Results 1 to 12 of 12

Math Help - Very cool

  1. #1
    Member
    Joined
    Dec 2009
    Posts
    79

    Very cool

    D (x) = (x + 1) (x + 2) ^ 2 (x +3) ^ 3 (x + 4) ^ 4 (x + 5)

    Find the derivative at -1
    Follow Math Help Forum on Facebook and Google+

  2. #2
    -1
    e^(i*pi)'s Avatar
    Joined
    Feb 2009
    From
    West Midlands, England
    Posts
    3,053
    Thanks
    1
    Quote Originally Posted by dapore View Post
    D (x) = (x + 1) (x + 2) ^ 2 (x +3) ^ 3 (x + 4) ^ 4 (x + 5)

    Find the derivative at -1
    Use log differentiation

    ln[D(x)] = ln[(x+1)(x+2)^2(x+3)^3(x+4)^4(x+5)]  = ln(x+1) + 2ln(x+2) + 3ln(x+3) + 4ln(x+4) + ln(x+5)


    Recall that due the chain rule: \frac{d}{dx}ln[f(x)] = \frac{f'(x)}{f(x)}


    Actually, looking at it I don't think it is differentiable at x=-1 because of the 1/(x+1) term
    Follow Math Help Forum on Facebook and Google+

  3. #3
    MHF Contributor
    skeeter's Avatar
    Joined
    Jun 2008
    From
    North Texas
    Posts
    11,700
    Thanks
    454
    Quote Originally Posted by dapore View Post
    D (x) = (x + 1) (x + 2) ^ 2 (x +3) ^ 3 (x + 4) ^ 4 (x + 5)

    Find the derivative at -1
    D(x) = f(x) \cdot g(x) \cdot h(x) \cdot p(x) \cdot q(x)<br />

    D'(x) = f'(x) \cdot g(x) \cdot h(x) \cdot p(x) \cdot q(x) + f(x) \cdot g'(x) \cdot h(x) \cdot p(x) \cdot q(x)  + f(x) \cdot g(x) \cdot h'(x) \cdot p(x) \cdot q(x) + f(x) \cdot g(x) \cdot h(x) \cdot p'(x) \cdot q(x) + f(x) \cdot g(x) \cdot h(x) \cdot p(x) \cdot q'(x)

    since f(x) = (x+1) , and f(-1) = 0 ...

    D'(-1) = (1)(1^2)(2^3)(3^4)(4)
    Follow Math Help Forum on Facebook and Google+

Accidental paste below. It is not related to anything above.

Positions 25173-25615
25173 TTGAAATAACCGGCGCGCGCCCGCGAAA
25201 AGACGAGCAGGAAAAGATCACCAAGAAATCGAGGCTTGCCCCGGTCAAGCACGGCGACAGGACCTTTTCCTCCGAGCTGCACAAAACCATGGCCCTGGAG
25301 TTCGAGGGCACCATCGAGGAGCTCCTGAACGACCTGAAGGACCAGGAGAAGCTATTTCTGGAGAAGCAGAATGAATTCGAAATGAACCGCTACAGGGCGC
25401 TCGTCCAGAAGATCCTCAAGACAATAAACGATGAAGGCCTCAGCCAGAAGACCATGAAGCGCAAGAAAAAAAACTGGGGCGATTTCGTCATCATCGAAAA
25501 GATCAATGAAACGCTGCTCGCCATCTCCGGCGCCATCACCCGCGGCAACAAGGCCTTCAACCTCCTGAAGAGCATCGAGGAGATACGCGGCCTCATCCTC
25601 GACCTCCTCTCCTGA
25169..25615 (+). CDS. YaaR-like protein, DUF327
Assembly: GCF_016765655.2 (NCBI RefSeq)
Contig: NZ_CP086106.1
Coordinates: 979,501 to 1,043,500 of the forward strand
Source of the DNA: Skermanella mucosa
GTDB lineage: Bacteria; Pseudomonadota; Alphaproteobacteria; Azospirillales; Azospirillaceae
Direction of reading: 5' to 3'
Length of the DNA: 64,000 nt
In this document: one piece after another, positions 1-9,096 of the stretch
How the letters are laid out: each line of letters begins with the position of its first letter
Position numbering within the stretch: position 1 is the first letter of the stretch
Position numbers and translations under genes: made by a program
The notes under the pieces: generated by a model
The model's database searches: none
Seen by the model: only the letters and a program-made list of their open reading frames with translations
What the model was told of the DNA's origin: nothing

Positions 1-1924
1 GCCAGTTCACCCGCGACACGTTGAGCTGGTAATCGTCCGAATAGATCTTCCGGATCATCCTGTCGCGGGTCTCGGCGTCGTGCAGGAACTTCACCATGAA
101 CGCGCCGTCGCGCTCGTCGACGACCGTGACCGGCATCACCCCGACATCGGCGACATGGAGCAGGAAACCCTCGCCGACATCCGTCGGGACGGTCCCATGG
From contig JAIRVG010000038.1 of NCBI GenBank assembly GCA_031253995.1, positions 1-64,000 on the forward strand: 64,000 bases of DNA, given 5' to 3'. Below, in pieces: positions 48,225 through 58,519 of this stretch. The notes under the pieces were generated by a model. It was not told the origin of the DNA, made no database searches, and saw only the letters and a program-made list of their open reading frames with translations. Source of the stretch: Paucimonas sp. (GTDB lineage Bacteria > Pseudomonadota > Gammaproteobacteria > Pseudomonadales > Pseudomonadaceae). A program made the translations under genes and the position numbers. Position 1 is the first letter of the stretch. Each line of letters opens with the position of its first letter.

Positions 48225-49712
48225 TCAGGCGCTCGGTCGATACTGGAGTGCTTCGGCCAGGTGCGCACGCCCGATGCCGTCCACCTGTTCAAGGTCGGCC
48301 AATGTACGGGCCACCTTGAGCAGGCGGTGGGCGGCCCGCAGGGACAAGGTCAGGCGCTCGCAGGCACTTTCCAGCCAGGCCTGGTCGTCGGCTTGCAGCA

4. #4
    MHF Contributor
    Jester's Avatar
    Joined
    Dec 2008
    From
    Conway AR
    Posts
    2,367
    Thanks
    42
    You could go right to the definition

     <br />
D'(-1) = \lim_{x \to -1} \frac{D(x) - D(-1)}{x+1} = \lim_{x \to -1} \frac{(x+1)(x+2)^2(x+3)^3(x+4)^4(x+5)}{x+1} <br />

    = \lim_{x \to -1} (x+2)^2(x+3)^3(x+4)^4(x+5) = 1^2 \cdot 2^3 \cdot 3^4 \cdot 4 as Skeeter said.
    Follow Math Help Forum on Facebook and Google+

  5. #5
    Member
    Joined
    Aug 2008
    Posts
    249
    I'm curious, why didn't logarithmic differentiation work for this problem?
    Follow Math Help Forum on Facebook and Google+

  6. #6
    No one in Particular VonNemo19's Avatar
    Joined
    Apr 2009
    From
    Detroit, MI
    Posts
    1,823
    Quote Originally Posted by oblixps View Post
    I'm curious, why didn't logarithmic differentiation work for this problem?
    I was just about to say that.
    Follow Math Help Forum on Facebook and Google+

  7. #7
    MHF Contributor
    skeeter's Avatar
    Joined
    Jun 2008
    From
    North Texas
    Posts
    11,700
    Thanks
    454
    Quote Originally Posted by oblixps View Post
    I'm curious, why didn't logarithmic differentiation work for this problem?
    actually, it does ... take the limit as x \to e^{i \pi} of the log expression posted by e^(i*pi)